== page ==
|Lower development costs mean lower prices for new fonts like Fairview|
Link to article:
Typecast: How New Technology is Reinventing Typography
Printing, graphics, commercial art, font design--these were all painstaking, labor-intensive tasks. But now that typography is based on digital data instead of wood type, metal blocks, or even sheets of rubdown lettering, the field has been revolutionized. From fast digital tools to new sources of revenue, the world of letters is not at all what it was.
Excerpt: "Designing typefaces is a rare craft that involves drawing letterforms and painstakingly setting the spacing between them. For hundreds of years, designers had to master wood carving and metal casting to practice their art. With the rise of computers they learned to conquer bitmaps and vectors using tools like Glyphs, FontLab, or RoboFont. As programming becomes a common part of the designer’s skill set, innovation is continuing along these lines.
'We’ve been designing typefaces for specific printing process since as long as type’s been made,' says Cyrus Highsmith. 'To draw a new typeface for the screen or for a specific device is just an extension of what I’ve already been doing.'
Highsmith creates typefaces for the type foundry The Font Bureau and teaches typography at RISD. His fonts are are sold directly to designers, commissioned by clients like Sports Illustrated and Martha Stewart Living, and he recently wrote a textbook called Inside Paragraphs: Typographic Fundamentals. He’s part of a rich tradition that stretches back to Gutenberg, and feels equally excited about the future of his profession.
According to Highsmith, the last decade has been challenging for type designers. The print world is shrinking, but technical limitations prevented web designers from fully exercising their typographic skills. Now, however, the growing popularity of the '@font-face' tag that became formalized in the CSS3 specifications is reinvigorating typography on the web by allowing a diverse range of unique but high-quality fonts to be called onto a page from an external foundry. With it, web designers can think more like print specialists and purposefully choose typefaces rather than defaulting to system fonts. 'Suddenly the number of people who are thinking about typography has exploded,' he says.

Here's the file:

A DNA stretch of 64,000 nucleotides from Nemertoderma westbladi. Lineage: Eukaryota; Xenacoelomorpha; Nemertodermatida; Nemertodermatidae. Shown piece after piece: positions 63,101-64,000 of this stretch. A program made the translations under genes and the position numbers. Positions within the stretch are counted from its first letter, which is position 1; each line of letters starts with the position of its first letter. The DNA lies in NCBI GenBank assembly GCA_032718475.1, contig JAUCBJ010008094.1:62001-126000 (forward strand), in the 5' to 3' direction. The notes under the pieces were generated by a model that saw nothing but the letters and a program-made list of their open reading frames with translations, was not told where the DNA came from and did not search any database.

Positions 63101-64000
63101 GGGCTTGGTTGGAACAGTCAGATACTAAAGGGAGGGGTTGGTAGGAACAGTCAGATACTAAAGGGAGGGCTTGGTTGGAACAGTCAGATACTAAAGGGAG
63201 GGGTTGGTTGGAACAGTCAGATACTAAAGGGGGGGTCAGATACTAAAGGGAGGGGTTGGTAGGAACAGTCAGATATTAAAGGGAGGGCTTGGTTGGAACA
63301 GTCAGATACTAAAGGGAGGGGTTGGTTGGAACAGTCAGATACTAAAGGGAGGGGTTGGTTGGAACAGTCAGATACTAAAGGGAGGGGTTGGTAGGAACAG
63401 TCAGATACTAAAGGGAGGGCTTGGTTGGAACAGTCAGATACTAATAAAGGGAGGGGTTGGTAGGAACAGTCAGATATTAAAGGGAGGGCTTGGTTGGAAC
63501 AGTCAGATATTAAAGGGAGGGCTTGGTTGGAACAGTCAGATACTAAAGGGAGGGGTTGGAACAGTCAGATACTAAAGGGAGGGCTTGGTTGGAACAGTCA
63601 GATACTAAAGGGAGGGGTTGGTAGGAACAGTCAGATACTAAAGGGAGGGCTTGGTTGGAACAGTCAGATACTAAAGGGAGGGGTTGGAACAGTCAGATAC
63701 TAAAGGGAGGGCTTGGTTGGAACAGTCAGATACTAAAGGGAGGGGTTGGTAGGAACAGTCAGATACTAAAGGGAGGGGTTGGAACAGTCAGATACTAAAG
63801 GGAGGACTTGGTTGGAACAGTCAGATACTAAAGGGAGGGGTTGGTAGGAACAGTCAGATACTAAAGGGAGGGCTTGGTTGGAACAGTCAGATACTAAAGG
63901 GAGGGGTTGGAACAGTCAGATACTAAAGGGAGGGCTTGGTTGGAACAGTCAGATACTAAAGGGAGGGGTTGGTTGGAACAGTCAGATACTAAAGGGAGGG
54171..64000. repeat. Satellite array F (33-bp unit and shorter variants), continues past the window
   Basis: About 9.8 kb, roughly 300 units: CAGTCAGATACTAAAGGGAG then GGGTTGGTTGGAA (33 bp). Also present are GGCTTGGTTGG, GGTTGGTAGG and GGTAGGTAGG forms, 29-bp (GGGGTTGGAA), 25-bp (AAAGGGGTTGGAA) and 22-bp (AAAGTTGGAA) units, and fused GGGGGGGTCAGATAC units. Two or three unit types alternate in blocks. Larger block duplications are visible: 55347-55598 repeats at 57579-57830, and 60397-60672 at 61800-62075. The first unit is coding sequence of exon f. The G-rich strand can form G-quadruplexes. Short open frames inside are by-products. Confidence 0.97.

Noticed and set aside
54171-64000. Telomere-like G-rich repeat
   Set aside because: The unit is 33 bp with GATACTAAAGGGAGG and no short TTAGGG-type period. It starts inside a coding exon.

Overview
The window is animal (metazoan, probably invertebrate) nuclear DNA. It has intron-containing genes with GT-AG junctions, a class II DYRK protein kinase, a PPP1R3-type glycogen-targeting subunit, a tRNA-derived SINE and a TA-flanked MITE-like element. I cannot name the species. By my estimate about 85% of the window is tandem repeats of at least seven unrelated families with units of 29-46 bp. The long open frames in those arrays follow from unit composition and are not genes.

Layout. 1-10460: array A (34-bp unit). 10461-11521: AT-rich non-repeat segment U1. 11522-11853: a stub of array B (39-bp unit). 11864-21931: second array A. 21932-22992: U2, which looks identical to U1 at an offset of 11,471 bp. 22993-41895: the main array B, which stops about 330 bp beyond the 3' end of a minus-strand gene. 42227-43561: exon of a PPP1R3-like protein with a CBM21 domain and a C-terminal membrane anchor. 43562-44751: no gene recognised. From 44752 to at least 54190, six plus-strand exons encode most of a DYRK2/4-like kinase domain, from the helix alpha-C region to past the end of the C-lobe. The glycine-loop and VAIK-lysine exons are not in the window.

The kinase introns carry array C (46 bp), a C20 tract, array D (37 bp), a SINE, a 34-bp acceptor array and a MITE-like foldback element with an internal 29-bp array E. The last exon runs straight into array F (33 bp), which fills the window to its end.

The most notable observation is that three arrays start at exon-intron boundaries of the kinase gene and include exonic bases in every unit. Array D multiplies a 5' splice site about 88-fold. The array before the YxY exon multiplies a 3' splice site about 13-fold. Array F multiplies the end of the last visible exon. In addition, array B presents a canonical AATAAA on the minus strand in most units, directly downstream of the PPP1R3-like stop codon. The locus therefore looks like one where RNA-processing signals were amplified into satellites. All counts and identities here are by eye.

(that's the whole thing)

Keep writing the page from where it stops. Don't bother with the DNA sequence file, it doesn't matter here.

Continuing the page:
Using these new web standards in the service of 'responsive design' is an area of interest to Highsmith and his colleagues at The Font Bureau. 'How do you design responsive typefaces that can change based on the device being used, whether they’re being used as a headline or caption, or the size of the page they’re on?' he asks. He points out that the nature of fonts is changing rapidly, and cites Chartwell, an interactive 'font' developed by Travis Kochel, which designers can use to make quick charts, graphs, and spark lines by typing."